I started buying vintage sewing patterns because I really like the hand-drawn models on the envelope cover. Nowadays they're mostly just meh, not much effort. I also love how there's so much to choose from with vintage patterns, and rather than buying a new pattern that's just a replicate of a former era, a vintage pattern is a make worth recreating a moment in fashion history. Also, the price point is either significantly cheaper, or roughly equal to that of a new pattern depending on how used/un-used the condition of it is.
The first vintage pattern that I decided to take on is this cutesy little summer number pictured below by McCall's, #5614 circa 1977. Adorable, right? I mean, talk about capturing a moment in time, those two young ladies look as though they're experiencing one helluva psychedelic trip...all while looking hip and coooooool.
During this trip back in time, I thought it would be a good idea, and good practice, to start making muslin samples of my sewing patterns. For those of you who are new to the sewing world, a muslin is just a quick mock up of what would one day be a final make. You can sew long stitches so they can easily be pulled apart, add darts to ensure fitting, rough basting as needed, and without lining, finished edges or things like buttons. Normally you would use muslin cotton fabric, or any fabric that is similar to what you're going to sew with. The cheaper the better since you won't end up wearing it and might make a lot of marks all over it.
I've long had to build up the patience to make a muslin because it's one more step in the sewing process before the final product and I just want instant gratification. But, I decided since the pattern is vintage and the sizing is one size smaller than my actual measurements I would sew a simple muslin of the halter top. Turns out I was smart to do that. The bust turned out to definitely be to small and the waist for it was also ridiculously tiny, but I already knew that would happen. I ended up doing about 3 runs of the halter as a muslin. I'm also 5' 3" and have a short torso so I needed to take up the bodice a couple inches. I was frustrated at times, but maintained my patience as I knew I was getting closer and closer to the right fit.
Above you can see the original fit of the halter according to the pattern. It fits my stunt double who actually has a much tinier waist than I do, less curves too. I put this on and couldn't even get the pins to close the blouse together. After two muslins I made these changes to the bodice piece:
For the skirt, I only needed to add two inches to the waistband. I later realized, that with the shortened halter the front would actually rise up and expose the midriff. I was tired of the muslin-making process, and for that satisfied with the final outcome. One thing I might change which would only take a quick 5 minutes is bringing the pocket lining a little more in as they are too deep for my hands to even reach the bottom. My money wouldn't last long in deep pockets anyway because it all gets spent on fabric or ice cream.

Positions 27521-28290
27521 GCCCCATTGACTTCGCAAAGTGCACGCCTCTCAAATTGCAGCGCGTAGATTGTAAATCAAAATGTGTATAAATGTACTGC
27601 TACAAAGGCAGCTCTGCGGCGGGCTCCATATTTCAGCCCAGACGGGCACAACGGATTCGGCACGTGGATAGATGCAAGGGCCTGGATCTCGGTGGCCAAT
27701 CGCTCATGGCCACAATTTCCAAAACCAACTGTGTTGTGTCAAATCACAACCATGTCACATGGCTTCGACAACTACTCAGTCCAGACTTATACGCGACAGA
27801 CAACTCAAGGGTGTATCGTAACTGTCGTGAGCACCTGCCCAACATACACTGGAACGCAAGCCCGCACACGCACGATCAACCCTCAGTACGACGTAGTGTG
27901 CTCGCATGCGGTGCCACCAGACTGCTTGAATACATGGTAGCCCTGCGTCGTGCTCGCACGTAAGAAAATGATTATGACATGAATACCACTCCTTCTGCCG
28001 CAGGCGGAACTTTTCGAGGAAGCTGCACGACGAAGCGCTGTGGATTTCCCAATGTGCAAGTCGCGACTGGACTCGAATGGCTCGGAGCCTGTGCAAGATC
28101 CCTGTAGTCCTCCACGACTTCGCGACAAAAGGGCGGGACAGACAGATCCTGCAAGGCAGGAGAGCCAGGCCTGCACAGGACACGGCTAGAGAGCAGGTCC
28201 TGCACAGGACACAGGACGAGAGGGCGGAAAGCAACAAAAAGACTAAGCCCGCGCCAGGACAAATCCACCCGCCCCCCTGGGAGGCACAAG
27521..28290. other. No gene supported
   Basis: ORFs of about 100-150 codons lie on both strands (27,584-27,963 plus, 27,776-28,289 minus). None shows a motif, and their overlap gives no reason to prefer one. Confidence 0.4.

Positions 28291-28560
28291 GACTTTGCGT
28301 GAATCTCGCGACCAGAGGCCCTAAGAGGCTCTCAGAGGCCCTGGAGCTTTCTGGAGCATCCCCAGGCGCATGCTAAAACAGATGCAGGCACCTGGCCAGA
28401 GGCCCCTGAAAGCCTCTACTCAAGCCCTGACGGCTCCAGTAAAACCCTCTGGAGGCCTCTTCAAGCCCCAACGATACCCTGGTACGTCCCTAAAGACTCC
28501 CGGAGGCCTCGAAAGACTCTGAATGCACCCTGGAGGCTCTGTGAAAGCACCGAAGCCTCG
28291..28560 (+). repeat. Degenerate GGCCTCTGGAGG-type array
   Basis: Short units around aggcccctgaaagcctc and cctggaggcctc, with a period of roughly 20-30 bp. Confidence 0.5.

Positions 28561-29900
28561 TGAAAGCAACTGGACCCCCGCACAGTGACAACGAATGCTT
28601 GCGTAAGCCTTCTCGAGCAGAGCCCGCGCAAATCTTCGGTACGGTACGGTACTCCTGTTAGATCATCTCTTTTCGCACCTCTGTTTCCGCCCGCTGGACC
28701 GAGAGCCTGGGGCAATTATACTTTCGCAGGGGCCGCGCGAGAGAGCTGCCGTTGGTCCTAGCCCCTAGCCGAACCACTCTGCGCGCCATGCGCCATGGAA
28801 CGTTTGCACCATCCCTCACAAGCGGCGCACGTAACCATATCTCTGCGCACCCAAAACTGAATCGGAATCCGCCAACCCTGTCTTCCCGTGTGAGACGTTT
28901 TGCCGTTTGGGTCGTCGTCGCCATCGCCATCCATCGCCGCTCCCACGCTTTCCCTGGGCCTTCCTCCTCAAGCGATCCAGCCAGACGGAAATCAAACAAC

The fabric I chose is this sort of blue-grey cotton chambray with tiny speckles of pink and yellow by Robert Kaufman that I purchased at Bolt Fabric when I started the pattern. For the skirt, I actually can't remember who the designer is, but it was the last bit of it and I bought it at Fabric Depot this past autumn. I fell in love with it immediately because it reminded me of Mexico and the colorful textiles that I've laid my eyes on during long-ago visits. It reminded me of the beautiful brown women in my culture who I've caught glimpses of in the countryside of Oaxaca and I felt the desire to be like them by wearing this somehow, someday. Yes, also, I tend to buy fabric without knowing what I'm going to make, but knowing that I will wear it one day. The pockets are lined with some leftover fabric from another project. I find this is a great way to reuse scraps of fabric. In this case I didn't even have enough of the skirt fabric for pockets so this idea came handy. I love that the color scheme and gold arrows are perfection.
Out of all the steps for this pattern my favorite and the one that tested my patience most was the hand-stitching that is done to close the underside of the halter band, both around the waist and along the top of the bust and down the back. It felt like I was really getting into the heart and soul of 'couture stitching', or at least a taste of it. I suppose couture stitching is when most or all of the garment is hand-stitched. Um, ya, not going to happen. My eyes were straining to see the thread, and my hands were growing tired stiff. Even though the quickness and ease of a sewing machine can get you through a garment faster, there is still worth in finishing a garment with hand-stitching. For me that's practice in the craft, testing and growing my patience, and in the end it is such a clean, crisp look. For a Virgo, attention to detail is priceless. You can just barely see the slip stitch along the edges of the band.
Now that the sun is *finally* coming out in Portland I can finally wear this la moda vintage gem. Thanks for reading, friends!
xo - Fonda